Hello, and welcome to this week’s Community Newsletter! I’m your host, Chelsey B. Coombs, Spectrum’s engagement editor.
Our first tweet comes from Dheeraj Roy, a postdoctoral fellow at the Massachusetts Institute of Technology in Cambridge, who highlighted his new study in Neuron on the role of the thalamus in autism and schizophrenia.
Many disorders lead to memory deficits. We report in @NeuroCellPress that different disorders lead to a common defect in anterior thalamus (ATN). Targeting ATN can rescue these deficits! Co-led with @Ying65611871. Press: https://t.co/huskQ816zi Paper: https://t.co/xDiqZEP1Jd pic.twitter.com/frJBjDx528
— Dheeraj Roy (@dheerajroy7) June 30, 2021
The thalamus is important in memory and learning, and previous studies have shown that genes linked to autism and schizophrenia are highly expressed in this brain region. Knocking down several of these genes in the thalamus in mice led to neuron hyperexcitability and memory problems, Roy and his colleagues found.
Specifically, a circuit between the anterodorsal region of the thalamus and another brain area called the retrosplenial cortex is necessary for memory encoding, the team showed. And a circuit between the anteroventral thalamus and retrosplenial cortex regulates memory specificity. Normalizing the hyperexcitability of the neurons in the thalamus eased the mice’s memory problems.
Chen Sun, a postdoctoral fellow at the University of Montreal in Canada, said the paper was a tour de force.
Wonderful tour-de-force paper from my friend @dheerajroy7 on a brain region (thalamus) that is seriously understudied!
TLDR thalamus isn’t just a simple “relay station” but rather, has memory/cognitive roles and is implicated in autism and schizophrenia!
Check it out below: https://t.co/fmiEVLAd3d
— Chen Sun (@ChenSun92) June 30, 2021
Next up, we have a paper from The Lancet Psychiatry that examined tobacco smoking and substance use in autistic people ages 16 and older. Study author Elizabeth Weir, a Ph.D. candidate at the University of Cambridge in the United Kingdom, described the results in a thread.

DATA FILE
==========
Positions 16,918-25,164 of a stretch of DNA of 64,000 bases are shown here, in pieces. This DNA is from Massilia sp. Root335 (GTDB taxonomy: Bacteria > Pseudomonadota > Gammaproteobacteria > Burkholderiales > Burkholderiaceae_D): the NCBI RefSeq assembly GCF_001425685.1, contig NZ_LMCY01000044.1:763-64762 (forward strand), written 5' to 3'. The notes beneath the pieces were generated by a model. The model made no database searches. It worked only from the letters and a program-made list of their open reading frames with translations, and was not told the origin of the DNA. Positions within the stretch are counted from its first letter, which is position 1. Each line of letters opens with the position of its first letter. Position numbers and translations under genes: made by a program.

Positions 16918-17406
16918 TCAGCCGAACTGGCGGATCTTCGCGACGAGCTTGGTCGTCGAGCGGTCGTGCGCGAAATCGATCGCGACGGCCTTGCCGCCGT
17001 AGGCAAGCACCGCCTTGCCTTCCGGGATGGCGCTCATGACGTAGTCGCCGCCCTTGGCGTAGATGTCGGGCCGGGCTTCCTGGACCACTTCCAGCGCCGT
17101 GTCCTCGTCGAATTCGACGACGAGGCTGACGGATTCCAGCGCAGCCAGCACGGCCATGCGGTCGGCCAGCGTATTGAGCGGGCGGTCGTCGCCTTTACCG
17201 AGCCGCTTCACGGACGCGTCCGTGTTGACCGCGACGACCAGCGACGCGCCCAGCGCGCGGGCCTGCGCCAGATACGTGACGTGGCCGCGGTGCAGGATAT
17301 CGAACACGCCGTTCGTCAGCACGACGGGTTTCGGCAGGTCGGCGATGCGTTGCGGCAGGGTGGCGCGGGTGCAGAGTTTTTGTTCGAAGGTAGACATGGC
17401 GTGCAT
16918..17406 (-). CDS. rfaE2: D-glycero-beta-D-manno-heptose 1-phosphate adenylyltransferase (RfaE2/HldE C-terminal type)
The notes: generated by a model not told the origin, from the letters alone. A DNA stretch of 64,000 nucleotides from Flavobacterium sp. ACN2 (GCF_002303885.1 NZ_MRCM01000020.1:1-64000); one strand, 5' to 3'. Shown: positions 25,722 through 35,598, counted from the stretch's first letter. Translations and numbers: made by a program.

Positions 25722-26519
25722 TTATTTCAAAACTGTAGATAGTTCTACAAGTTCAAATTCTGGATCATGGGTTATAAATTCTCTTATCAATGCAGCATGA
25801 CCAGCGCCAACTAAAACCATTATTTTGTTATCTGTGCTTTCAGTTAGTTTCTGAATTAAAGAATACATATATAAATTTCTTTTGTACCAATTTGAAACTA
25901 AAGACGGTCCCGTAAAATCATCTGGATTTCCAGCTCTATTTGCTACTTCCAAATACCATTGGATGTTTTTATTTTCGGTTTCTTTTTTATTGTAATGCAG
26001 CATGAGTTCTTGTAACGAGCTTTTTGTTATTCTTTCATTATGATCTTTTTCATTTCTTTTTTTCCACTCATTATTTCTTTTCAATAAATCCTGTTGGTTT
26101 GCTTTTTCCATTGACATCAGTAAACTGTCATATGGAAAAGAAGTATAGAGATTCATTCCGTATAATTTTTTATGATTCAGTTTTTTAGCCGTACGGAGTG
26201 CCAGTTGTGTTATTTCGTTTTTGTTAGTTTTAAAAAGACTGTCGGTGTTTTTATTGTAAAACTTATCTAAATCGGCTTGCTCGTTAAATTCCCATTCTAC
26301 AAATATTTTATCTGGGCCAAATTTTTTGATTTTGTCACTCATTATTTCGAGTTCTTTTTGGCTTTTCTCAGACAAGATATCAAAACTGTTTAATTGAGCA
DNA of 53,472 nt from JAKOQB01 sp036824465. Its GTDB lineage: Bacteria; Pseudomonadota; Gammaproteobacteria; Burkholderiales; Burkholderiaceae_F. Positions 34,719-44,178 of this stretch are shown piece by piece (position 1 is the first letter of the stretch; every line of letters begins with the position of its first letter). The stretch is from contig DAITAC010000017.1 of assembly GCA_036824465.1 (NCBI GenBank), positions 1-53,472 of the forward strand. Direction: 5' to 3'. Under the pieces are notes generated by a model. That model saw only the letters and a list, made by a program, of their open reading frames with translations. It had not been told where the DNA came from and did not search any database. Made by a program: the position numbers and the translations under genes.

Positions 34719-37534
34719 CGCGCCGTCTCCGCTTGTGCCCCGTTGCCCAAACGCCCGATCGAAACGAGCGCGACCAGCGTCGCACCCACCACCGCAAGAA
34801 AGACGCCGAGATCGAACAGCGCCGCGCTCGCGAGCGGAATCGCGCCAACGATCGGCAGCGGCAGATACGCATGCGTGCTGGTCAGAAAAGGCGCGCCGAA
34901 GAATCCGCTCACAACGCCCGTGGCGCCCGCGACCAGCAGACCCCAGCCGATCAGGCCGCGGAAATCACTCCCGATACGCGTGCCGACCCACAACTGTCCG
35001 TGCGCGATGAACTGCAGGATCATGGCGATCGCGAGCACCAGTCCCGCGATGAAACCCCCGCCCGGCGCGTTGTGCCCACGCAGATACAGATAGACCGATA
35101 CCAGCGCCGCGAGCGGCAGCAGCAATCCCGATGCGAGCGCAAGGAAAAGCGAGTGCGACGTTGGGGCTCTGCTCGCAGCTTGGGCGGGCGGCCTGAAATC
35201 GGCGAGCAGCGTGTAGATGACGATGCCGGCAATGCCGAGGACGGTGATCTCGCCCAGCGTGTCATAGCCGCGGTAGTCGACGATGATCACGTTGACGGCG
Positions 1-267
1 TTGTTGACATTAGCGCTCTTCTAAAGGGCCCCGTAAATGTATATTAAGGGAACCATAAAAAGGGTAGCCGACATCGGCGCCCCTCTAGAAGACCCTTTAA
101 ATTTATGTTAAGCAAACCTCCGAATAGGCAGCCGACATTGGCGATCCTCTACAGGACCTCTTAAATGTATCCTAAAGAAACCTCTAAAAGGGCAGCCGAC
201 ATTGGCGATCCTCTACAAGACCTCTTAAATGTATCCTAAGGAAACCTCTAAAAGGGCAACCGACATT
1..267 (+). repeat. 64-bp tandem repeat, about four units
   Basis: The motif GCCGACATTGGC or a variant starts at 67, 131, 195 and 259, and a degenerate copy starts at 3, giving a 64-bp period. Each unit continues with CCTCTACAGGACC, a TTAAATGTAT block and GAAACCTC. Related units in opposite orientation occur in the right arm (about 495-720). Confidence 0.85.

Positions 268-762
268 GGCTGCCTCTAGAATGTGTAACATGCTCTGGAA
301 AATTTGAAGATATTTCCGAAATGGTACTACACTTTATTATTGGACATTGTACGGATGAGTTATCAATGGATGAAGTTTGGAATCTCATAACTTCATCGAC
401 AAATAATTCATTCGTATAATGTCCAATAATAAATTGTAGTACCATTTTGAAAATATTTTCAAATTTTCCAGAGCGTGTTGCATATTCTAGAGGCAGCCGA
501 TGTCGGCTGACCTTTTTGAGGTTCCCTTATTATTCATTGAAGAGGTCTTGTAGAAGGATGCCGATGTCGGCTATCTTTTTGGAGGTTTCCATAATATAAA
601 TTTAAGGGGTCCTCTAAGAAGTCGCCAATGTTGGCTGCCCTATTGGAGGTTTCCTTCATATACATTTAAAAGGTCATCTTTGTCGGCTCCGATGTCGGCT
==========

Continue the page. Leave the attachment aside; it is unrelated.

Thrilled to share our new study showing that autistic adults are less likely to use substances but more likely to report self-medicating for mental health and behavior (including autism symptoms) when they use. Work done with @sbaroncohen and Carrie Allison (not on Twitter) https://t.co/ddWq0yLe4h
— Elizabeth Weir (@Eweir21) July 2, 2021
Her team used data from an online survey that included a mix of quantitative questions and open-ended, qualitative ones, such as: “Please list any recreational substances/drugs you have used and how long you used them for. Please provide any information that you think may be relevant.”
Autistic people were almost nine times more likely than non-autistic people to say they used drugs to manage behavioral traits; some even indirectly referenced using drugs to ‘camouflage’ or mask their autism.
In findings that the authors describe as a first, autistic men were less likely to report smoking or using recreational drugs than non-autistic men, but there was no significant difference between autistic women and non-autistic women.
Some autistic people also reported being tricked into using or forced to use drugs.
Autistic adolescents and adults were also more likely to report vulnerability associated with drug use, including two new areas of vulnerability not previously reported: childhood use of drugs (at age 12 or younger) and being forced, tricked, or mistakenly taking drugs
— Elizabeth Weir (@Eweir21) July 2, 2021
“Clinicians should be aware of possible vulnerability related to substance use
. . . and should work cooperatively with patients to provide effective means of managing autistic patients’ behavioural, mental health, and physical health symptoms,” they wrote.
Robin van Kessel, assistant professor of international health at Maastricht University in the Netherlands, wrote that it was a “thorough, beautifully-written, well-deserved publication.”
Such a wonderful study lead by @Eweir21 and @sbaroncohen! Congratulations on a thorough, beautifully-written, well-deserved publication that will surely spur future action in the cross-section between the research fields of autism and substance use! https://t.co/GFtPtpfcr5
— Robin van Kessel, PhD (@robinvankessel) July 2, 2021
Finally, I want to call out a Spectrum article by Laura Dattaro, “Federal autism committee names new members,” that is generating buzz on social media. The United States’ Interagency Autism Coordinating Committee (IACC) — the group tasked with setting priorities for government-funded autism research and services — announced its newest cohort of members on 7 July. Seven of the public members are autistic, a “dramatic change” from past iterations of the IACC, says Sam Crane, legal director of the Autistic Self Advocacy Network (ASAN) and a returning IACC member. The IACC plans to meet virtually later this month.
That’s it for this week’s Spectrum Community Newsletter! If you have any suggestions for interesting social posts you saw in the autism research sphere, feel free to send an email to me at firstname.lastname@example.org. See you next week!
Cite this article: https://doi.org/10.53053/HDYI4563